Nobel Winner Sees ‘Comedy of Errors’ in French Tax Climbdown
(Bloomberg) -- France’s political leadership has itself to blame for the riots that forced President Emmanuel Macron to reverse his plans to raise fuel taxes, according to William Nordhaus, winner of the 2018 Nobel Prize in economics.
“The whole thing was just a comedy of errors -- the introduction, the bad design, the fact that it was called a carbon tax” he said in an interview in Stockholm on Friday. “It’s a fuel tax and fuel taxes are about the most unpopular taxes in the world. So it’s too bad. It was a bad idea, bad timing, with an unpopular president.”
Nordhaus, who won for his work on climate change and the economy, will attend the Nobel Prize ceremony on Monday alongside co-winner Paul Romer. His fellow Laureate noted the risk that dramatic popular movements -- such as France’s Yellow Vest demonstrations and resistance to globalization -- can have real-world repercussions.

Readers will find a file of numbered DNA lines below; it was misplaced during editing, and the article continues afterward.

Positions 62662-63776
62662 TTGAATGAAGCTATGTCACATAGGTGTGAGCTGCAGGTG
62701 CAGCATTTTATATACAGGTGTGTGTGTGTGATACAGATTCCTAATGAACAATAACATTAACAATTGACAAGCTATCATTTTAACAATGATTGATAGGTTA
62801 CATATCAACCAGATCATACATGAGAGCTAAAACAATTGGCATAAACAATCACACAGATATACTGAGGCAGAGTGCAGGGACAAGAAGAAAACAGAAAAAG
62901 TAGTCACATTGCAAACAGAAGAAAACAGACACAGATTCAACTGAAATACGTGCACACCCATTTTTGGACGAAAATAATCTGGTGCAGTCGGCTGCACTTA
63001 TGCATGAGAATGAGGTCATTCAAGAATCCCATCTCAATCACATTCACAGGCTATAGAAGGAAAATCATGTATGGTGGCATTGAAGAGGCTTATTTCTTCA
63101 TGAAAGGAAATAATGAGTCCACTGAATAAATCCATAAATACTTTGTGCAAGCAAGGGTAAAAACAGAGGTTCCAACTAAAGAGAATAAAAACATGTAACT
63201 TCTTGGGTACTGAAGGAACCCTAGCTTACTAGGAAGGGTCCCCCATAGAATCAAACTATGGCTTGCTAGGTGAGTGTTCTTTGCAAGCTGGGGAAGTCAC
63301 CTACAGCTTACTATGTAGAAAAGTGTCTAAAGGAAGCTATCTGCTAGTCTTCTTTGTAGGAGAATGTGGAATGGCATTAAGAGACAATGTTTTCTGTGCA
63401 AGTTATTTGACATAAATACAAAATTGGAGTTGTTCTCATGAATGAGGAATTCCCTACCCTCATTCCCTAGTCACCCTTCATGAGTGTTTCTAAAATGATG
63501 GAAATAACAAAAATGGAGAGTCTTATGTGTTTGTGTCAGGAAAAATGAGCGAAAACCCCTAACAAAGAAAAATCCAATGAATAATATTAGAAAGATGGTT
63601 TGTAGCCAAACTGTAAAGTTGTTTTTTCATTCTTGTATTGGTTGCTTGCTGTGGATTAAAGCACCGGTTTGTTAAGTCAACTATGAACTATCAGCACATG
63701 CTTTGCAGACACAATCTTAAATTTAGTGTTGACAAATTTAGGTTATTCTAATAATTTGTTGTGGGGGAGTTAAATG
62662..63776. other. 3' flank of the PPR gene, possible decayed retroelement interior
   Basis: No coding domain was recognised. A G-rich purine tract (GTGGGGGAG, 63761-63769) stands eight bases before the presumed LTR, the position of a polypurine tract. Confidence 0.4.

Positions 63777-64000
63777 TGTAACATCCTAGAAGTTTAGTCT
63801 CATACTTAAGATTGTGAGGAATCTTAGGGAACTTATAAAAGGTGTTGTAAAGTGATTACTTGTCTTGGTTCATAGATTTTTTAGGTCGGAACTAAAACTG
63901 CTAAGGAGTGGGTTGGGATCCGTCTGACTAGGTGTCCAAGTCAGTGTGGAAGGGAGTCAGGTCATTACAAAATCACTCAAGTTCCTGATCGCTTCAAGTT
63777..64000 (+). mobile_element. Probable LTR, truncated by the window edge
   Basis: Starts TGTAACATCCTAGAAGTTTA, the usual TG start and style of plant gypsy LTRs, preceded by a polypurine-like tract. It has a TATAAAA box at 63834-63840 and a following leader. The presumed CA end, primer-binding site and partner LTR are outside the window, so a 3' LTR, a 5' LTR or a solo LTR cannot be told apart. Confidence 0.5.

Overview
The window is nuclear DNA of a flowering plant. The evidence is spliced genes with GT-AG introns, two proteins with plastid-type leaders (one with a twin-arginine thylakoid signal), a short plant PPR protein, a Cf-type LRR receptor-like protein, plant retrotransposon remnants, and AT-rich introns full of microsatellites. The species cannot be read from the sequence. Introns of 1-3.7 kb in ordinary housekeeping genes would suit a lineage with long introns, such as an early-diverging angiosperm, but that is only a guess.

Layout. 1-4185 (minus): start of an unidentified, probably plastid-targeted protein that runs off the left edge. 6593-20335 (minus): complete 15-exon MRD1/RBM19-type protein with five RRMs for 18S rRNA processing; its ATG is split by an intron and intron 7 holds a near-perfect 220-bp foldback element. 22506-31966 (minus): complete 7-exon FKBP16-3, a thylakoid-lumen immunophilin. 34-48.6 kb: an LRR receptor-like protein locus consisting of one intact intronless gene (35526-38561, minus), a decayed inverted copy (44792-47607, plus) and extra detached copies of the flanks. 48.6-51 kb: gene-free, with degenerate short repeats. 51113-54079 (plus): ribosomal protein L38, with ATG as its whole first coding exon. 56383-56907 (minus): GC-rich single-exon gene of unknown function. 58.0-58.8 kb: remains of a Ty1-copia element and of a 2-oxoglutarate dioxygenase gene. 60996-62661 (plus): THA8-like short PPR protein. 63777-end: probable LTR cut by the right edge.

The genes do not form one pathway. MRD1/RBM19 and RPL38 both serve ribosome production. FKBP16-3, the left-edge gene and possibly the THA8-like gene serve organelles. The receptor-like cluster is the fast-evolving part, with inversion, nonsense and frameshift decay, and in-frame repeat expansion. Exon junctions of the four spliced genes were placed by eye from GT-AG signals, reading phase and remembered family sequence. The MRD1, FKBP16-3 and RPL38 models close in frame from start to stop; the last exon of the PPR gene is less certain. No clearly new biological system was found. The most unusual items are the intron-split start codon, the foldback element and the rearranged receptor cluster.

“We see backlashes right now I think against really all forms of expert authority and expert opinion,” Romer said in a separate interview. “What worries some people is that those public displays that are almost like theater can in some cases turn real, where legislators really do impose huge barriers.”
Anti-globalization trends such as U.S. President Donald Trump’s tariff threats and the U.K.’s looming departure from the European Union have been blamed for dragging on world growth, with the International Monetary Fund downgrading its outlook in October.
Nordhaus said the economy is likely to slow anyway after a decade of expansion since the financial crisis. Romer, who argues that policy makers should stop trying to fine-tune the business cycle and instead harness technology to foster growth, said his typical confidence is being tested.
“I’ve generally been the most optimistic economist I know, but that optimism is about what’s possible if we make the right decisions,” he said. “And I think the reason why there is some basis for pessimism right now is that it seems to be harder for nations, and societies, to make decisions.”
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